Amazon Should Take Cue From Apple In Dispute Over In-App Charges

The Federal Trade Commission dropped the hammer on Amazon Thursday, accusing the retailing giant in a lawsuit of letting young children run up charges on their parents’ credit cards through in-app purchases.

The FTC is seeking a court order requiring Amazon to reimburse parents for unauthorized charges incurred by their children, and permanently banning Amazon from billing parents and other accountholders without their consent. The agency says thousands of consumers have complained about the charges by their children, amounting to millions of dollars in unauthorized transactions.

The FTC lawsuit comes a week after Amazon turned down a proposed settlement from the agency that would have included restitution to consumers and changes to its Appstore for Android to avoid purchases by children without parental consent.

You have to wonder why Amazon hasn’t already settled. Is this really the kind of fight the company wants as it prepares to launch its own smartphone that it hopes to serve as a shopping machine people carry around in their pockets? 

There is also the precedent of Apple paying $32.5 million in refunds to settle similar allegations earlier this year. And Apple is not known for shying away from litigation. (Its 2011 lawsuit to stop Amazon from using the term “app store” on trademark grounds was denied by a federal judge.) Amazon has said in a letter to the FTC that it already meets the requirements of the Apple consent order, according to a Wall Street Journal article.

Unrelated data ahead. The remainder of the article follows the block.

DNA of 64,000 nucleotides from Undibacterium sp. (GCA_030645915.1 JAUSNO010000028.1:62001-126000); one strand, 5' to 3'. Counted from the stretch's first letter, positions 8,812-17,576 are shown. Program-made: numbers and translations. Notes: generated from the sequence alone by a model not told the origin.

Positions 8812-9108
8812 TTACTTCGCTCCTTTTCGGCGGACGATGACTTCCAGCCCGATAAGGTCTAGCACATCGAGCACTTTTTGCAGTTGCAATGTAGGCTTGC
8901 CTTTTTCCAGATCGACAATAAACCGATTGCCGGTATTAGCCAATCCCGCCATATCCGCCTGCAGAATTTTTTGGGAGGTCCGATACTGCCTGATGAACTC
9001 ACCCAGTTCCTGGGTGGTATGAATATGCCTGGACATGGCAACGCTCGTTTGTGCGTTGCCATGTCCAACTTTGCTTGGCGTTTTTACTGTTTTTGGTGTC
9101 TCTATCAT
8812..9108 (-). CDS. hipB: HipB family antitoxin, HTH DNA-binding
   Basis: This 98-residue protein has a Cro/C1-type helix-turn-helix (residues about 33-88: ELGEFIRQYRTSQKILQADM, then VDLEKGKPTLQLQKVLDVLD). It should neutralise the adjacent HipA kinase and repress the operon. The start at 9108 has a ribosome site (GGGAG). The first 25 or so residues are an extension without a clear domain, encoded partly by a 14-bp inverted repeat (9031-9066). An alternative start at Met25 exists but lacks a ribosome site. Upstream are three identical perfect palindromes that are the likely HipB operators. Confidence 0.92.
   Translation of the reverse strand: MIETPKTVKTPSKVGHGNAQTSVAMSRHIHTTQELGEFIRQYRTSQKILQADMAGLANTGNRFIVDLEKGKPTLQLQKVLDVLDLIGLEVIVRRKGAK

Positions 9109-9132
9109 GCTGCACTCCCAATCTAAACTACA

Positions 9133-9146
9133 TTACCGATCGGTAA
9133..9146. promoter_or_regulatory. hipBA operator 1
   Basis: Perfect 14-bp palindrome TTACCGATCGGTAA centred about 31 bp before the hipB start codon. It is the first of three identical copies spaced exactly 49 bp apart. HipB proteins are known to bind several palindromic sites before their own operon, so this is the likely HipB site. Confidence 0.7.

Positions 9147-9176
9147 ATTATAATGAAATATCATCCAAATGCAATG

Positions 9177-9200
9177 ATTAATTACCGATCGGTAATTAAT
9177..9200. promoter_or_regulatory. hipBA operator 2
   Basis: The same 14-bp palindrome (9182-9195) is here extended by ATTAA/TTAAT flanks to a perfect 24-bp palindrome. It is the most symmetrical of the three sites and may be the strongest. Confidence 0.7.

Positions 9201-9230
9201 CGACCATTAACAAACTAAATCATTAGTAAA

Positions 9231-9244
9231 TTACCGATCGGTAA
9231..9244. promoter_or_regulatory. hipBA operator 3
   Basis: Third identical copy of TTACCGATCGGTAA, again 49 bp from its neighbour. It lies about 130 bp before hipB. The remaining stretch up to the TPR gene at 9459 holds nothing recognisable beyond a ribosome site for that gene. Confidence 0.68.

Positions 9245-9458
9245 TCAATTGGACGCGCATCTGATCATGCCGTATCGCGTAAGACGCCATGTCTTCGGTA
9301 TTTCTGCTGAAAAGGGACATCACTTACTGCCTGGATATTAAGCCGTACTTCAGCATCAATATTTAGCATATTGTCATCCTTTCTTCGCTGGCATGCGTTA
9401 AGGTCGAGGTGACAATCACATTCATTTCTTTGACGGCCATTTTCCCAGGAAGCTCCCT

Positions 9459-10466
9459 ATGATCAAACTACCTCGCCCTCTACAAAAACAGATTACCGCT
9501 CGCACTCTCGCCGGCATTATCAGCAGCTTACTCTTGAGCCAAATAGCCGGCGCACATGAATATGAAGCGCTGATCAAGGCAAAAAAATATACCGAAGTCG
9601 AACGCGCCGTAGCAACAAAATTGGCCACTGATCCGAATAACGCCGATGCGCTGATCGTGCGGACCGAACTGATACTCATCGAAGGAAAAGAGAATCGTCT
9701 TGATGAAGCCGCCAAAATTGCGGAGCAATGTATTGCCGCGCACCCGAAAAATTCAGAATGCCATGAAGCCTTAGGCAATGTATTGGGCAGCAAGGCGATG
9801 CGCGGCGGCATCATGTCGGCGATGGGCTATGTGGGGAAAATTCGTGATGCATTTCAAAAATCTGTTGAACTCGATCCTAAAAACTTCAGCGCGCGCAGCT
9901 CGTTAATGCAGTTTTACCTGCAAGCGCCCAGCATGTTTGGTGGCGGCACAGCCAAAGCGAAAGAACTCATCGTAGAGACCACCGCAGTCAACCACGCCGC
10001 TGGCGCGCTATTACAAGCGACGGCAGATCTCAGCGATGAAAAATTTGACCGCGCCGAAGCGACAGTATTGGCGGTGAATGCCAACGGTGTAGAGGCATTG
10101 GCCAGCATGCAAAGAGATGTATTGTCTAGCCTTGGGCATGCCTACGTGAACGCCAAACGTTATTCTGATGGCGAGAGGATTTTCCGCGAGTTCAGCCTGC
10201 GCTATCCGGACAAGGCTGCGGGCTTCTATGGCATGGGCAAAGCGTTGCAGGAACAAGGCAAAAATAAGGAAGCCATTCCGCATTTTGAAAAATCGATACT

In its complaint, the FTC says it wasn’t until last month -- when it unveiled the Fire Phone -- that Amazon began requiring informed consent for in-app charages made on newer mobile devices. The agency also says parents have faced an Amazon refund process “that is unclear and confusing.”

Amazon has a reputation for hardball tactics when it comes to business negotiations. Just ask Hachette and other book publishers. Only yesterday it ended all book discounts in France in response to a new law intended to protect French bookstores from what they consider unfair competition from Amazon.

In such disputes, Amazon can often claim it’s on the side of consumers, pushing for lower prices. But in resisting an agreement with the FTC over children’s in-app purchases it’s putting itself at odds with consumers when it should quickly refund customers and ensure credit card orders have parental approval. 

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